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Data: Version 3 (V3) Release

Improving the accuracy of Aquarius measurements is a key activity to ensure that the data are most useful for science and society. Scientists and engineers work together continuously to test and refine algorithms, or step-by-step procedures for calculations, used to process Aquarius' ocean surface salinity data. The result is periodic updates to the data processing, such as Version 3 (V3).

Cal/Val Steps
Counts from Each Radiometer
Calibration of Radiometer Data
Total Antenna Temperature
Remove Space Contributions
Earth Antenna Temperature
Remove Antenna Pattern Effect
Correct for Faraday Rotation
Top of Atmosphere BT
Remove Atmospheric Contribution
Ocean Surface BT
Remove Surface Roughness Effects
Specular BT
Match to Computer Models & In-Water Data
Working on processing algorithms goes hand-in-hand with calibration and validation (or "Cal/Val"). Calibration is the process of correlating the instrument readings with a standard to check its accuracy. Validation occurs when the instrument's accuracy is proven; for Aquarius, this is accomplished using data from computer models and in-water buoys.

Key steps that have been improved in the V3 data release are shown in bold letters in the "Cal/Val Steps" table (at right). Italics show interim values calculated during the Cal/Val process.

How Does V3 Compare to V2? See for Yourself!
The movie at left compares data processed using Version 2 (V2) and V3 algorithms. Maps are from September 2011, the first full month during which Aquarius salinity data were collected.

The movie begins by transitioning from V2 to V3 data on a global map, followed by a V2-to-V3 transition focused on an area in the eastern equatorial Pacific Ocean. Orange colors depict relatively high salinity (> 37) while dark blues show relatively low salinity areas (< 33).

Removing Reflected Galactic Radiation ("Space Contributions")
Reflection of the galaxy on the ocean surface has a big impact on the quality of Aquarius' salinity data. This became clear when comparing V2 data collected over the same area when the satellite was ascending versus descending in its orbit. Why? The Aquarius pointing geometry is tilted (i.e., not pointing straight down) and the ocean surface can act like a mirror. Depending on which direction the satellite is moving, galactic radiation can be reflected toward or away from the instrument.

The movie at left illustrates where Aquarius data were acquired (i.e., green ovals) relative to its orbital path. It begins with the satellite descending on the visible side of Earth.

Next, ascending orbits crossed near the north pole and descended on the opposite side. Finally, it shows where ascending and descending swaths overlapped. Comparing data from these areas of overlap helped to understand how to correct for galactic reflection off the ocean surface.

Examining V2 ascending versus descending data has resulted in a more accurate "Geometric Optics" (GO) model for V3, which takes into account orbit position (y-axis in the graph at left - click to enlarge) versus month (x-axis). Red values are equivalent to corrections of 6 practical salinity units, 30 times the desired monthly accuracy of the Aquarius measurement.

Removing Antenna Pattern Effects
The V3 data processing includes a relatively minor adjustment of the antenna pattern. It improves data collected during "cold sky calibration" maneuvers, when the satellite observatory rotated 180 degrees from the normal Earth-viewing mode to measure space, which has a well-established and consistent temperature. Likewise, V3 better corrects for data collected from "hot" calibration scenes over land.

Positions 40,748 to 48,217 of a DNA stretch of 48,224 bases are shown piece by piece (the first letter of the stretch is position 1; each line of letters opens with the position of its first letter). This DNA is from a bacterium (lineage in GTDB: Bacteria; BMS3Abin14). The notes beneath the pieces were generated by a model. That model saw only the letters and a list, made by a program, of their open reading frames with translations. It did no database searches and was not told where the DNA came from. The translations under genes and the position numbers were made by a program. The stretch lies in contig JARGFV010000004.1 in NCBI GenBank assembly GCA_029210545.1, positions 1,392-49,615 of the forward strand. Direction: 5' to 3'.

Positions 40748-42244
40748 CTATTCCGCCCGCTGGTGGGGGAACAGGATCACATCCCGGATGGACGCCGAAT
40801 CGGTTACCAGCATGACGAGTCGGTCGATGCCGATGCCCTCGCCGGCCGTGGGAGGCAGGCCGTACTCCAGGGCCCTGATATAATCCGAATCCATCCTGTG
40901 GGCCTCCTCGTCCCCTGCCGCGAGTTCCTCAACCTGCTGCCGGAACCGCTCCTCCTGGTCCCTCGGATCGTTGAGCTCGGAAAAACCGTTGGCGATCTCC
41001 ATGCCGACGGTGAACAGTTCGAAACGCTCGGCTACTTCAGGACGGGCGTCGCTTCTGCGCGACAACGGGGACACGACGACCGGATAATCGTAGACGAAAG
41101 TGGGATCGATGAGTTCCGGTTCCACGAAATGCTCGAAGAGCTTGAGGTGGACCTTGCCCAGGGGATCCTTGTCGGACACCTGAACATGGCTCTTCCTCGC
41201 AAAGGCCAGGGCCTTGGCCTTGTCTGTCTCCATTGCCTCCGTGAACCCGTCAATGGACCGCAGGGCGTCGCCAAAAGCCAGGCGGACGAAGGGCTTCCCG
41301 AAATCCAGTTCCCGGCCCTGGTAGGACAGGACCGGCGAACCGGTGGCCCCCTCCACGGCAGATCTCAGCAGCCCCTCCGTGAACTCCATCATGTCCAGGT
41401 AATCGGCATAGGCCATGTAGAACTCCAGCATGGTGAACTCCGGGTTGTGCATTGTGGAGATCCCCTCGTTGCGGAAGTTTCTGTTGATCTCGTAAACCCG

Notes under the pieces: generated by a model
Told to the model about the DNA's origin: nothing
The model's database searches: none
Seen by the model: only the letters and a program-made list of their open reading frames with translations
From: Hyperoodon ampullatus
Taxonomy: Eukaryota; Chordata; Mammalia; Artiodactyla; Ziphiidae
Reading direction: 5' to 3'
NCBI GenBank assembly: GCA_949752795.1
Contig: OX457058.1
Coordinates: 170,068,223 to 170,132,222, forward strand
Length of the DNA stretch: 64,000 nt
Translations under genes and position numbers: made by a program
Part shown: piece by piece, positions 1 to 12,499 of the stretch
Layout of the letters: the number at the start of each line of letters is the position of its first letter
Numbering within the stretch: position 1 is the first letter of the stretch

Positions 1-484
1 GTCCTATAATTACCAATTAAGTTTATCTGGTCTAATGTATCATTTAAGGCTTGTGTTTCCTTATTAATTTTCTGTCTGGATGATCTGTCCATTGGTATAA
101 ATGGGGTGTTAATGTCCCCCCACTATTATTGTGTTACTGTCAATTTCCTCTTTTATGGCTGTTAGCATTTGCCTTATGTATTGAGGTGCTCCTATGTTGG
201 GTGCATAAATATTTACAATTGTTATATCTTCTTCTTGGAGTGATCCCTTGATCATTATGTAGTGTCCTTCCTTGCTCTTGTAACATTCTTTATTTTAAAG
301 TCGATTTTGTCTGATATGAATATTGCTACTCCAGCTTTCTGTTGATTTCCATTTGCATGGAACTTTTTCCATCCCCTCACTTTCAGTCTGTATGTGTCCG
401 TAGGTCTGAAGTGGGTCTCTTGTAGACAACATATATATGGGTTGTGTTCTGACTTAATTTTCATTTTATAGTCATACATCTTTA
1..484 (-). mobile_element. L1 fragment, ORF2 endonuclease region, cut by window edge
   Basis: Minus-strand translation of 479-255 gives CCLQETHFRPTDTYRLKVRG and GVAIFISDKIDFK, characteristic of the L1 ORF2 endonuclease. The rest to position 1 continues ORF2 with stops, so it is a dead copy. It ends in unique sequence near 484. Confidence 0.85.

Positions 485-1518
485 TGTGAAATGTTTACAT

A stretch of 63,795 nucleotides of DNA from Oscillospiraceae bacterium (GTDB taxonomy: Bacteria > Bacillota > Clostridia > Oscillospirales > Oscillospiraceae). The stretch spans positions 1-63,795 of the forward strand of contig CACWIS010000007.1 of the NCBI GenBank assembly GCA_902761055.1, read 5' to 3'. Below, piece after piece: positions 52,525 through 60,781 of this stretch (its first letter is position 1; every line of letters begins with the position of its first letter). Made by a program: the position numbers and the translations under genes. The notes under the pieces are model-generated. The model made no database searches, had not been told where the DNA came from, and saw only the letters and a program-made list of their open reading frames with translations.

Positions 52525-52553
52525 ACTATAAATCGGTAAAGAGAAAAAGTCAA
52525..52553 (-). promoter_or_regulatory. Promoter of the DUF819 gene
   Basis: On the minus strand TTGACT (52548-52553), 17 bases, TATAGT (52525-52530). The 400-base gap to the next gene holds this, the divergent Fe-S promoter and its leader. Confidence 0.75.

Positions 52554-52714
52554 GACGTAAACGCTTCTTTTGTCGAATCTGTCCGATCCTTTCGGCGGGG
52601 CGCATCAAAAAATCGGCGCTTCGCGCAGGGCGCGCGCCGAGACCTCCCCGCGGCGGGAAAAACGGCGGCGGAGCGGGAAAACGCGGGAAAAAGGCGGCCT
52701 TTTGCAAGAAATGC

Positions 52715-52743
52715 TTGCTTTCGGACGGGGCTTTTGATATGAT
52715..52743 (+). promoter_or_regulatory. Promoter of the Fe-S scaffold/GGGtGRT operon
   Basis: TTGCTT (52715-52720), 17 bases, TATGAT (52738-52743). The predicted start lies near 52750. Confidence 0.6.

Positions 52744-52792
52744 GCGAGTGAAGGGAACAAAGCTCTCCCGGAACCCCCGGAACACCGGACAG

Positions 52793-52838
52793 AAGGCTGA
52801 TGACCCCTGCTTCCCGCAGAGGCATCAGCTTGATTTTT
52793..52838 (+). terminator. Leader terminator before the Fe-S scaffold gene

Removing Ocean Surface Roughness Effects
The Aquarius V3 data processing algorithm takes better advantage of data collected by the onboard scatterometer, which is used to calculate ocean roughness concurrently with the radiometers' brightness temperature measurements. Like the radiometers, the scatterometer measured signals both in horizontal (H) and vertical (V) polarizations. Unlike the radiometers, which passively measured natural radiation from the ocean surface, the scatterometer actively emitted radar pulses. Ocean roughness is derived from the change in these signals after they "bounced" off the sea surface.

Extensive data analysis has shown that models using H-polarization data from the scatterometer and radiometers provide optimal performance in terms of correcting for surface roughness effects. For example, these models performed well on data collected from storms with very high winds and rain (e.g., Hurricane Katia in 2011). Thus the V3 data release algorithm features a new roughness correction model, which helps to significantly improve the accuracy of Aquarius' salinity measurements.

Matching to Computer Models and In-Water Data
Validation against in-water salinity measurements from the ARGO drifter network and output from computer model runs revealed the need for additional minor adjustments to V3 salinity data, which are correlated with sea surface temperature. The likely cause is small uncertainties in the radiative transfer model used in the data processing algorithm, which relates electromagnetic radiation to ocean surface properties. Thus in addition to a "standard" salinity product, V3 provides an "adjusted" salinity that has been fine tuned to sea surface temperature measurements obtained from other sources (e.g., buoys and satellite infrared sensors).

Other V3 Features and What's Next
The Aquarius Cal/Val team also refined the V3 data processing algorithm to filter undetected radio frequency interference (RFI) and flagging or masking instances of degraded algorithm performance (e.g., presence of sea ice, very high wind speeds, etc.).

Thanks to V3, this team was well "prepped" for yet another set of challenges. Click here to learn about the updates in Version 4(V4) of the Aquarius data processing.